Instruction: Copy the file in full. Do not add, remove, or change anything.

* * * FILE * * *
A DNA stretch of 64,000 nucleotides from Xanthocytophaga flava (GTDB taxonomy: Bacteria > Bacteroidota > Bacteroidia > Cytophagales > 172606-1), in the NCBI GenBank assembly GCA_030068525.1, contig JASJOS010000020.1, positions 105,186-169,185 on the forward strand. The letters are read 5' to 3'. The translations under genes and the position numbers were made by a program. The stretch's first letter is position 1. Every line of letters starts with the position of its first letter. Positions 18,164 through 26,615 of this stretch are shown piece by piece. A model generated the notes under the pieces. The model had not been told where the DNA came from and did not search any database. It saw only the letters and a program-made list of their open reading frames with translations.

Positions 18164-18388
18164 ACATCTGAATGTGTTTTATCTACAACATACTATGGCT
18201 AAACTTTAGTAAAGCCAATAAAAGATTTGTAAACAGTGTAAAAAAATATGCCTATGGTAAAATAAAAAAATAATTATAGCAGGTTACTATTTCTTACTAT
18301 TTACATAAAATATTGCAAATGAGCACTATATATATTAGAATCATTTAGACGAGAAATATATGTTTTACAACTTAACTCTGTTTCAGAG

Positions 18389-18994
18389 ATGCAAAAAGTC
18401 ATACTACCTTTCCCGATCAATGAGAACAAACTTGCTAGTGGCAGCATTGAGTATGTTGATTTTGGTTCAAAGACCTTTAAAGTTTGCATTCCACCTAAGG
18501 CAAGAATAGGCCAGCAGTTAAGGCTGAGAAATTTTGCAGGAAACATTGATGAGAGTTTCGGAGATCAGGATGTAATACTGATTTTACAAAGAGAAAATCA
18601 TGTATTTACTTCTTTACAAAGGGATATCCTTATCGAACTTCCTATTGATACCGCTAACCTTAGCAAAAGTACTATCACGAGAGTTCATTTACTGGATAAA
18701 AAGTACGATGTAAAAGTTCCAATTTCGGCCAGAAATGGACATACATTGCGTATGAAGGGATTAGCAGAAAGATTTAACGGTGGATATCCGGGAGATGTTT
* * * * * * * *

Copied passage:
A DNA stretch of 64,000 nucleotides from Xanthocytophaga flava (GTDB taxonomy: Bacteria > Bacteroidota > Bacteroidia > Cytophagales > 172606-1), in the NCBI GenBank assembly GCA_030068525.1, contig JASJOS010000020.1, positions 105,186-169,185 on the forward strand. The letters are read 5' to 3'. The translations under genes and the position numbers were made by a program. The stretch's first letter is position 1. Every line of letters starts with the position of its first letter. Positions 18,164 through 26,615 of this stretch are shown piece by piece. A model generated the notes under the pieces. The model had not been told where the DNA came from and did not search any database. It saw only the letters and a program-made list of their open reading frames with translations.

Positions 18164-18388
18164 ACATCTGAATGTGTTTTATCTACAACATACTATGGCT
18201 AAACTTTAGTAAAGCCAATAAAAGATTTGTAAACAGTGTAAAAAAATATGCCTATGGTAAAATAAAAAAATAATTATAGCAGGTTACTATTTCTTACTAT
18301 TTACATAAAATATTGCAAATGAGCACTATATATATTAGAATCATTTAGACGAGAAATATATGTTTTACAACTTAACTCTGTTTCAGAG

Positions 18389-18994
18389 ATGCAAAAAGTC
18401 ATACTACCTTTCCCGATCAATGAGAACAAACTTGCTAGTGGCAGCATTGAGTATGTTGATTTTGGTTCAAAGACCTTTAAAGTTTGCATTCCACCTAAGG
18501 CAAGAATAGGCCAGCAGTTAAGGCTGAGAAATTTTGCAGGAAACATTGATGAGAGTTTCGGAGATCAGGATGTAATACTGATTTTACAAAGAGAAAATCA
18601 TGTATTTACTTCTTTACAAAGGGATATCCTTATCGAACTTCCTATTGATACCGCTAACCTTAGCAAAAGTACTATCACGAGAGTTCATTTACTGGATAAA
18701 AAGTACGATGTAAAAGTTCCAATTTCGGCCAGAAATGGACATACATTGCGTATGAAGGGATTAGCAGAAAGATTTAACGGTGGATATCCGGGAGATGTTT